We've all noticed targeted ads by now. The ones that pop up across webpages, social media platforms and streaming sites, flashing that item you left sitting in your online shopping cart three days ago. While those are signs you've been tracked, the implications of internet tracking can go beyond data collection and analysis for improved user experience.
Data brokering systems are sophisticated and feed a billion-dollar industry that is currently under-regulated. Governments, businesses, and individuals can buy information about you that has been gathered online, like your health status, contact details and even your location. Though the information acquired is not always used for sinister means, people need to know why and how they are tracked and what they can do to protect their privacy.
Why do websites track us?
- To optimise user experience (By monitoring a website's usability)
- To create a revenue stream (Some websites sell the data to advertisers)
- To aid law enforcement (By spying on suspicious individuals)
- To measure business performance (Website analytics to inform content strategies)
How do websites track us?
- Cookies, aka HTTP cookies, track your use of a specific website. (Note that third-party cookies store your data elsewhere and make it accessible to third parties)
- Web beacons, aka web bugs, track specific website engagement and sometimes email status.
- IP addresses are attached to all internet-connected devices, and websites can identify and use yours to track your activity.
- Session replay scripts record activity on a website, like clicks and movement.
- Favicons are essentially super cookies.
- Account tracking keeps track of activity when logged into an online account or platform.
- Mouse tracking records your mouse movements on a particular site.
- Browser fingerprinting stitches information about your device, system preferences, time zone etc., to create a unique identifier to track ALL online activity.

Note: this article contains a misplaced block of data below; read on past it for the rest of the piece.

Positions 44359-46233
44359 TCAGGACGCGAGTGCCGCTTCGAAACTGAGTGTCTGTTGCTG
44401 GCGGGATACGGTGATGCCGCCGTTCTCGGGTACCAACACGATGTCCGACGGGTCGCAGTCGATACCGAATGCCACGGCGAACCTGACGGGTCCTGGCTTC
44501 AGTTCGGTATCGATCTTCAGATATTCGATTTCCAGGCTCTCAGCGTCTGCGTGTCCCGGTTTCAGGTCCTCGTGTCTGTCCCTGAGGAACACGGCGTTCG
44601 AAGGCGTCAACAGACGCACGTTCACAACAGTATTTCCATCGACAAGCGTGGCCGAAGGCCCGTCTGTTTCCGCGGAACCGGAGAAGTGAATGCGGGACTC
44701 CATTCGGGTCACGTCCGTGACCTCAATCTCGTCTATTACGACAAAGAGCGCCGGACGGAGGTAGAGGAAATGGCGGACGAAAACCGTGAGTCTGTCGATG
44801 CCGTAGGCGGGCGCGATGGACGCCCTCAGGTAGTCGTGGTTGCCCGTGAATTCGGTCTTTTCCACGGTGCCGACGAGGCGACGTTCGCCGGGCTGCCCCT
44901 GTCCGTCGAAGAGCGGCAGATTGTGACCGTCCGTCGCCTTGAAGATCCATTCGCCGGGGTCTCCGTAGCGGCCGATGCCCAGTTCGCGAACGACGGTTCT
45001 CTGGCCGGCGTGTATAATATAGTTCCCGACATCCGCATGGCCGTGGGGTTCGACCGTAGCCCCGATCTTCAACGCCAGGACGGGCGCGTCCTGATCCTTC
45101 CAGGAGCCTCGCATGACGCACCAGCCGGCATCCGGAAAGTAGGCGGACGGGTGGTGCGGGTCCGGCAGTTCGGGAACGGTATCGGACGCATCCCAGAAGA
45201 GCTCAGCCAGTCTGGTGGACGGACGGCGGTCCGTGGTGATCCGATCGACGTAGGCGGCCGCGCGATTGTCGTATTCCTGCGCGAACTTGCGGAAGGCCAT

- Cross-device tracking matches up your browsing habits across devices.
- Click-through rate tracks user clicks on advertised content.
- Federated Learning of Cohorts (FLoC) is the collective tracking of like-minded users.
What can you do about it?
Nowadays, we can be tracked from the moment we log in to our internet-connected devices. But we don't have to be. Here are some quick tips:
1. Adjust your privacy settings across devices
- Reset advertising identifiers to create a new unique identifier.
- Disable location tracking where it's not necessary.
- Revisit tracking controls after software updates, and check individual application settings.
- Disable ad personalisations.
- Go to your browser settings to disable site cookies. (Some sites may opt not to recognise this)
- Check smart TV privacy settings and opt out of platform/app tracking.
2. Enable 'do not track'
Enable 'do not track' in your browser settings. (Note this is only a request, and it's up to the individual website to honour it)
3. Decline cookies
Click decline or no when a new website asks for permission to track you with cookies. (This can disable certain website features, and websites do not have to honour your request)
4. Use an ad blocker
These are browser plug-ins, ad-blockers that block ads. (This does not stop data collection but can prevent targeted ads from tracking)
5. Go incognito
Browsing in an incognito window means no cookies should be saved to your browser. (IP address still visible to sites visited as required)
6. Look for HTTPS
HTTPS at the beginning of a URL is an indication of a secure site. This means your data will be handled securely.
7. Consider a VPN
A virtual private network helps to anonymise your browsing activity through encryption, even throwing off your IP address' geolocation.
8. Use a private search engine
These help protect your private information and swear off tracking but often cost. Try Avast Secure Browser.
9. Opt-out of targeted advertising
Groups like the Network Advertising Initiative have created tools to help you opt out of targeted advertising. These are device-specific.
10. Opt-out of data broker sites
These sites collect your personal information and sell it to others to verify your identity, detect fraud, or determine eligibility for everything from credit to insurance. Use an opt-out tool to take back your data from these sites.
11. Use a tracker blocker software to tackle multiple concerns at once
Norton's AntiTrack is an app or browser extension that obscures one's digital identity from tracking and fingerprinting attempts by sending back randomised dummy data to sites, helps hide your geolocation and automatically blocks cookies.